UNPO: Highlighting The International Day For The Abolition Of Slavery
In light of the International Day for the Abolition of Slavery UNPO urges everyone to remember their responsibility to stand up against the continuing enslavement of millions of people.
The International Day for the Abolition of Slavery was celebrated on Sunday 2 December. It marks the anniversary of the adoption of the United Nations Convention for the Suppression of the Traffic in Persons and of the Exploitation of the Prostitution of Others, resolution 317(IV), on 2 December 1949.
The UN and media have drawn attention to this day, as have several organizations and groups by organizing a variety of events such as film screenings, discussions and conferences. The International Labour Organization (ILO) for instance supports this day by teaming up with prominent artists, athletes and advocates in its campaign “End Slavery Now”, raising awareness of persistent slavery.
Today the international community still carries the responsibility to work towards the abolition of slavery since it continues to be a reality for a massive number of people today; according to an UN estimate, for 21 million children, women and men. A statement Ban Ki-moon made as part of his message for the International Day for the Abolition of Slavery 2012 reflects this responsibility by referring to the origins of this day:
“The movement against slavery brought together the international community to declare that slavery practices constitute an affront to our common humanity and that no human being should be another’s property.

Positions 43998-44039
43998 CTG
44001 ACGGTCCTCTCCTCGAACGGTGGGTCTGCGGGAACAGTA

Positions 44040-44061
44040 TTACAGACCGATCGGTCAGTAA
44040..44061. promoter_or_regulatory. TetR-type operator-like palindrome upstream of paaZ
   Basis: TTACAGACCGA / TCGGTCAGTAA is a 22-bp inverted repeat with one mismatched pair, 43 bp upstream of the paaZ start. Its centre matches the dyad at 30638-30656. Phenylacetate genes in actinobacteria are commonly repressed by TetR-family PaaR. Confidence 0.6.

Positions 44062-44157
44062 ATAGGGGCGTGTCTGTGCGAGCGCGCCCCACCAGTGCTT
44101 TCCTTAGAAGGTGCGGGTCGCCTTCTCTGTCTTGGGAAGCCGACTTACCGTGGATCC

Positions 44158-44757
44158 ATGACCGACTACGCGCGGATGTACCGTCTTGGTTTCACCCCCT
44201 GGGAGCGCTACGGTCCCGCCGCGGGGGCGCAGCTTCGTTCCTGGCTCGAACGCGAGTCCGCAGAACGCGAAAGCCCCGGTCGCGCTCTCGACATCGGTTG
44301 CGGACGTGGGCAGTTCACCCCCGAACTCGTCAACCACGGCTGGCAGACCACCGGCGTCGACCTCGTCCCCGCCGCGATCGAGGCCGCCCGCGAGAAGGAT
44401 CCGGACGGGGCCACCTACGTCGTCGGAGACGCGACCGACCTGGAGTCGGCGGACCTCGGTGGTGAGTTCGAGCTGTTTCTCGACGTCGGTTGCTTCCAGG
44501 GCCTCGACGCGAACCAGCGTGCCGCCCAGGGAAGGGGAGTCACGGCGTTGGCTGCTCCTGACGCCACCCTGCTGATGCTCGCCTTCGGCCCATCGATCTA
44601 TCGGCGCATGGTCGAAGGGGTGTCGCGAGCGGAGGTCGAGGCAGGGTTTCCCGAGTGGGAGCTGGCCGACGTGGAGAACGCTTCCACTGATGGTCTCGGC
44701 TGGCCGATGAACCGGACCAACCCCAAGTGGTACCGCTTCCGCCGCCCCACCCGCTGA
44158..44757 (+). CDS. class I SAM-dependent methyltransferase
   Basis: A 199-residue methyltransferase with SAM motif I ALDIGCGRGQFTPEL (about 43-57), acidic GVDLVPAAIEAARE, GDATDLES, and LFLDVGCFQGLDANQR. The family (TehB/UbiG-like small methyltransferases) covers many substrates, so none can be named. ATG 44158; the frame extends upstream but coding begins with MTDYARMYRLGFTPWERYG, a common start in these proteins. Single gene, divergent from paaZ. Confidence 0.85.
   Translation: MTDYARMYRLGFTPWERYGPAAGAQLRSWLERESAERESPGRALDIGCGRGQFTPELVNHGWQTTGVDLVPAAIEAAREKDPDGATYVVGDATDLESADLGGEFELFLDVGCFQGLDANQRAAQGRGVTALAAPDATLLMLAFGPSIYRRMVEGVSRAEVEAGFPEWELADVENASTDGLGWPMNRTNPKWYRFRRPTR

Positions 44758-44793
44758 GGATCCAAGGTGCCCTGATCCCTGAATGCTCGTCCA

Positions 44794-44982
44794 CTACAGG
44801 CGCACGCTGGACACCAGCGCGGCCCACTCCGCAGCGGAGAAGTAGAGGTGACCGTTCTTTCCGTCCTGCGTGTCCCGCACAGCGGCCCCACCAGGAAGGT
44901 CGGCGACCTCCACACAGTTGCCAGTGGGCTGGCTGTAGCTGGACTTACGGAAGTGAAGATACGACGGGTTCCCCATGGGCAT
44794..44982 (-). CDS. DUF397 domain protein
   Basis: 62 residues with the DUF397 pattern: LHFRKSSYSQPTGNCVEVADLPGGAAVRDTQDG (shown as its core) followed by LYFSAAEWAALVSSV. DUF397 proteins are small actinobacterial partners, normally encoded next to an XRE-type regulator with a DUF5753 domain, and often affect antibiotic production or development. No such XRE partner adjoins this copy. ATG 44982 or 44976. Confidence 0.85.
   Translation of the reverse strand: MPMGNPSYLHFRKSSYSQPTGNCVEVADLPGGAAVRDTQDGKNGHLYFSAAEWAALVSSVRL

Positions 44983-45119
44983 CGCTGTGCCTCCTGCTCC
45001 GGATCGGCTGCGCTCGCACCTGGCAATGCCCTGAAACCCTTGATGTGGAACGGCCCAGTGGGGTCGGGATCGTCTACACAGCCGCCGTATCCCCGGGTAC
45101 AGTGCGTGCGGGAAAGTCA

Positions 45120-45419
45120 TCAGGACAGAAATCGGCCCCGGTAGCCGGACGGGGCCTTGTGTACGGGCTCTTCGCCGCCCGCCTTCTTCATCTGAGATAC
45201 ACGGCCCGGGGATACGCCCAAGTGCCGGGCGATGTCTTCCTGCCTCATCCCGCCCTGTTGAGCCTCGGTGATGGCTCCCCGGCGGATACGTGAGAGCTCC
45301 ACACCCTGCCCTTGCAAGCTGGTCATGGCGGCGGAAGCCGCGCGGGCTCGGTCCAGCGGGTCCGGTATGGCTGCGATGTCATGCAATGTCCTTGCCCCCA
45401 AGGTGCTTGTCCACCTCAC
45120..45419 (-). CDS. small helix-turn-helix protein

Ban Ki-moon put the focus of this year’s message for this special day on contemporary manifestations of slavery, particularly in form of sexual exploitation, child labour, forced marriage, and the forced recruitment of children for use in armed conflict. According to UNICEF one in six children worldwide works, most frequently because of economic exploitation. This violates the Convention on the Rights of the Child, which recognizes “the right of the child to be protected from economic exploitation and from performing any work that is likely to be hazardous or to interfere with the child’s education, or to be harmful to the child’s health or physical, mental, spiritual, moral or social development.”
At the same time the UN acknowledges that some traditional forms of slavery still persist. This is the case for many Haratin, constituting 40% of the population in Mauritania. Over 50% of Haratin group are enslaved in a medieval fashion, including very young children. They are regarded as property of their master rather than human beings born free and equal in dignity and rights. The Haratin are represented at UNPO by the Initiative de Résurgence du Mouvement Abolitionniste en Mauritanie (IRA). This anti-slavery organization was established by and is made up of freed slaves in Mauritania.
IRA leader Biram Abeid stated in his speech on November 29th at the UNPO General Assembly in Geneva that the Haratin have become much more hopeful since joining UNPO in September 2011. He believes that through this cooperation major developments will occur within the next five years as the Haratin will become ever more empowered. IRA is an active organization, both inside Mauritania and on international level.
Their membership in UNPO resulted in an alternative report being submitted for the review of Mauritania in the Committee on Economic, Social and Cultural Rights from 12 to 30 November 2012, as well as a number of events and projects taking place. The most recent of those took place at the European Parliament, including the conference “Contemporary Slavery: Understanding the New Face to an Old Evil” on 17 June 2012 as well as a roundtable discussion titled “Slavery in Mauritania: Exploring Traditional Slavery in the Contemporary Context” on 10 October 2012. UNPO strongly condemns the continuation of slavery in any form and urges the Government of Mauritanian to implement its 2007 law criminalizing slavery without further deferral.